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A Chinese COVID-19 vaccine appears to have crossed the finish line – at least in the United Arab Emirates (UAE).
The United Arab Emirates said on Wednesday that a Chinese state-owned vaccine candidate Sinopharm was 86% effective in protecting against COVID-19 infections based on analysis of data from 31,000 volunteers, according to UAE state media The National. The UAE has now officially registered the vaccine for public use, according to the report, and will begin widespread distribution to its people this week.
The 86% efficiency is just behind the rates reported by pioneers Pfizer and Moderna, who say their jabs stop 94% and 95% of COVID-19 infections, respectively.
The UAE’s approval of Sinopharm’s vaccine “will pave the way for comprehensive protection of the population and responsible opening of the economy,” the UAE Ministry of Health and Prevention said. The National Wednesday. The successful trials mark a “major step towards tackling the global pandemic,” the health ministry said.
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Sinopharm had tested two different candidate vaccines for the UAE, both based on deploying inactivated forms of the virus to fight infections. In the announcement, the UAE said it had opted for one of the two candidates – a vaccine originally developed by the Beijing Biologics Institute, rather than one manufactured by the Biologics Institute in Beijing. Wuhan.
Sinopharm did not respond to Fortune request for comment.
Neither the UAE nor Sinopharm have yet released data from the Phase III trials, and it is not clear if, or when, other countries would approve Sinopharm’s candidate based on the UAE trial data. Sinopharm has filed a request distribute its vaccines in China, but the government has yet to respond to the request.
While Sinopharm awaits approval to distribute its vaccines to the general population, The Chinese government has deployed Sinopharm’s vaccine to high-risk groups since July as part of the country’s controversial emergency use program. Scientists have warned against deploying vaccines before the Phase III trials are concluded, but Sinopharm recently said more than one million people in China received injections of its vaccines outside of the trials.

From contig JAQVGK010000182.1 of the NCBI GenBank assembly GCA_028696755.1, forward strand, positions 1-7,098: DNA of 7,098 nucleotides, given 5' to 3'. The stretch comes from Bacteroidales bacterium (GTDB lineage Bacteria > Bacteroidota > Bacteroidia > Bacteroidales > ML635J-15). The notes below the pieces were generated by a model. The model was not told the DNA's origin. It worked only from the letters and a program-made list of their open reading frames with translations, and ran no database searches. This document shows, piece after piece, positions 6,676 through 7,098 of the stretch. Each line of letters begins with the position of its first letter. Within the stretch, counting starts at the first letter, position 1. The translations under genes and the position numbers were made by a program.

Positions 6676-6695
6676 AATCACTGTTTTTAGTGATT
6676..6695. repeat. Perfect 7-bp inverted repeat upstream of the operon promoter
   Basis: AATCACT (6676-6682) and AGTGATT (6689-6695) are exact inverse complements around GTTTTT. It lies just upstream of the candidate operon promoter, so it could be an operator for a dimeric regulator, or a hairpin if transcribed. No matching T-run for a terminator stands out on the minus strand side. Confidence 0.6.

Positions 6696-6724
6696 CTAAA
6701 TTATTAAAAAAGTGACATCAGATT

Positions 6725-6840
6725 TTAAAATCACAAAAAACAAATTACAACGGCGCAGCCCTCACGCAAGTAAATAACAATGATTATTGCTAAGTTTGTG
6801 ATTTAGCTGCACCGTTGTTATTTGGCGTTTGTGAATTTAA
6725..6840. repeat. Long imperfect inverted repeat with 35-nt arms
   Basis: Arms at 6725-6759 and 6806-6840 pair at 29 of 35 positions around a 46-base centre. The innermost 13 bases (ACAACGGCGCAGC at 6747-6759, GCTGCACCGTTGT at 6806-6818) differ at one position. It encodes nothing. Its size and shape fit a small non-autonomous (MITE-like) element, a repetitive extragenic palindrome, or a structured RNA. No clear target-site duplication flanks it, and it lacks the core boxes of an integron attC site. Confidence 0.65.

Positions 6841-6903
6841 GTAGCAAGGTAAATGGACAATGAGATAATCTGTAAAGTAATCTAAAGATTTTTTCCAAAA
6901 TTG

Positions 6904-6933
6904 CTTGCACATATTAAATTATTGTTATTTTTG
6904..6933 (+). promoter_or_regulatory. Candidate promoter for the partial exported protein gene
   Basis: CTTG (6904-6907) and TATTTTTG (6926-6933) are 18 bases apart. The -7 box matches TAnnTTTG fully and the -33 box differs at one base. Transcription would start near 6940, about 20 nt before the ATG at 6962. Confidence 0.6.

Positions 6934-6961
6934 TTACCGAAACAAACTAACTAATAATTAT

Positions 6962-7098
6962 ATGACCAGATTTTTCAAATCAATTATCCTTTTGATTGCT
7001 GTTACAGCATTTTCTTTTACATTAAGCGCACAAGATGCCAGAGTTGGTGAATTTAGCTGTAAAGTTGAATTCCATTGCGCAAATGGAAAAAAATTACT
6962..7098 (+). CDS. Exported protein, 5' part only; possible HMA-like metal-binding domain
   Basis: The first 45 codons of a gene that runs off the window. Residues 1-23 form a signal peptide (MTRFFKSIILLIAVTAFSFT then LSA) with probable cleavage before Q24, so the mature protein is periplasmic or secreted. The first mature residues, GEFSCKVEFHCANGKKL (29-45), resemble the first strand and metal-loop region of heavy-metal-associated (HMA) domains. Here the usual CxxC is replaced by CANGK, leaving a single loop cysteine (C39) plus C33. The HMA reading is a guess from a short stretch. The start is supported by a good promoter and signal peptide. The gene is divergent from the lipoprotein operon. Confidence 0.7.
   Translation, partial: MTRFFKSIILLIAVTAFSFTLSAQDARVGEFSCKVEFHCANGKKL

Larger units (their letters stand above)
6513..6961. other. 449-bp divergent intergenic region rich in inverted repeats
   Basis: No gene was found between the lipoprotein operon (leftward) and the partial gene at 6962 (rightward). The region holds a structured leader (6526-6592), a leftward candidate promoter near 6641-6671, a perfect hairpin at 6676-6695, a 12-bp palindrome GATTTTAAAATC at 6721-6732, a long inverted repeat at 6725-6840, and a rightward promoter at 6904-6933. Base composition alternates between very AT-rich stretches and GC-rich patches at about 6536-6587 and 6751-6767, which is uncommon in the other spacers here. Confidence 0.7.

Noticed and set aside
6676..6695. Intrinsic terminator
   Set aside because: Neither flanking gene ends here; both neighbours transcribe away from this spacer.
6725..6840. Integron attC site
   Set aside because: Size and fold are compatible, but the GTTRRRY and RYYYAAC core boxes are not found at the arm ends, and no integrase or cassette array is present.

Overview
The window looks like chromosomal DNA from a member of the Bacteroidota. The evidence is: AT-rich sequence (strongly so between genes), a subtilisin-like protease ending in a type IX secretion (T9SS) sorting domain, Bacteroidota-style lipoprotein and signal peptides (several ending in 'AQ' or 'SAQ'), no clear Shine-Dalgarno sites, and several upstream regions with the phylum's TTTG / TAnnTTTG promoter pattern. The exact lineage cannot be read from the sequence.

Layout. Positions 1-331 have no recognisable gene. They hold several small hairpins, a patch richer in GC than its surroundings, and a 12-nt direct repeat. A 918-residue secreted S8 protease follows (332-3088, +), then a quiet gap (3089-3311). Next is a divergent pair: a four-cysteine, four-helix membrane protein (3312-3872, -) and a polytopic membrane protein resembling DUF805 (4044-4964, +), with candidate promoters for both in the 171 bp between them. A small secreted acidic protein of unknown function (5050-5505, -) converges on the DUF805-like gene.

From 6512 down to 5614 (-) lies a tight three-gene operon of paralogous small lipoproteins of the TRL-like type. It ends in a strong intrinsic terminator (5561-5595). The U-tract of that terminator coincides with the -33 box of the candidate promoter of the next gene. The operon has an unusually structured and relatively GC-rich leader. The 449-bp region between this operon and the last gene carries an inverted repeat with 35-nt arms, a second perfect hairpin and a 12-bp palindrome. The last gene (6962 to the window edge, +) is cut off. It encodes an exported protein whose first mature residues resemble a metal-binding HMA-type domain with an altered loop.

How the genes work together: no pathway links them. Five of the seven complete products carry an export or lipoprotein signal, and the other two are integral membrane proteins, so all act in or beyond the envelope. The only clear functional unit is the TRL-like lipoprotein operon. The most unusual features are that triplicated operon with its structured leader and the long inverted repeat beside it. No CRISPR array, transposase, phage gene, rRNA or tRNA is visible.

The UAE’s approval and the rapid rollout of Sinopharm’s vaccine may reflect how quickly it has adopted Chinese standards in the COVID-19 vaccine development process. In September, the UAE authorized its own emergency use program and distributed Sinopharm’s vaccines to high-risk groups before the conclusion of the phase III trials.
While the experts raised questions Compared with Sinopharm distributing unproven vaccines, the company has distinct advantages over its competitors in deploying its vaccine. First, its inactivated viral technology means its vaccine will likely be more accessible to low- and middle-income countries. Sinopharm’s vaccines can be stored and shipped at normal refrigeration temperatures (2 to 8 degrees Celsius), while candidate vaccines from U.S. vaccine manufacturers Pfizer and Moderna require costly sub-zero cold chain networks for distribution.
Second, the company claims that it will have the capacity to produce 1 billion doses of its candidate in 2021 and has built up a large cohort of international partners through clinical trials. The company tests its candidates by Bahrain, Morocco and Peru, and said in September it had signed agreements for clinical trials in at least seven other countries.
“[Sinopharm’s] large-scale deployment [via China’s emergency use program] also means that there is already a large distribution system, which has already been subjected to stress tests, ”said Nicholas Thomas, vaccine expert and professor of health governance at Hong Kong City University . Fortune this week. “This is a major advantage in future distribution.”
More health and Big Pharma coverage of Fortune:
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- Getting to the COVID-19 finish line: A drama in three acts
- the the science behind the main COVID vaccines will lead to faster manufacturing
- How? ‘Or’ What China’s COVID-19 vaccines could fill the gap leave by Pfizer, Modern, AstraZeneca
- Who receives the first COVID-19 vaccines? Historic UK rollout reveals who has priority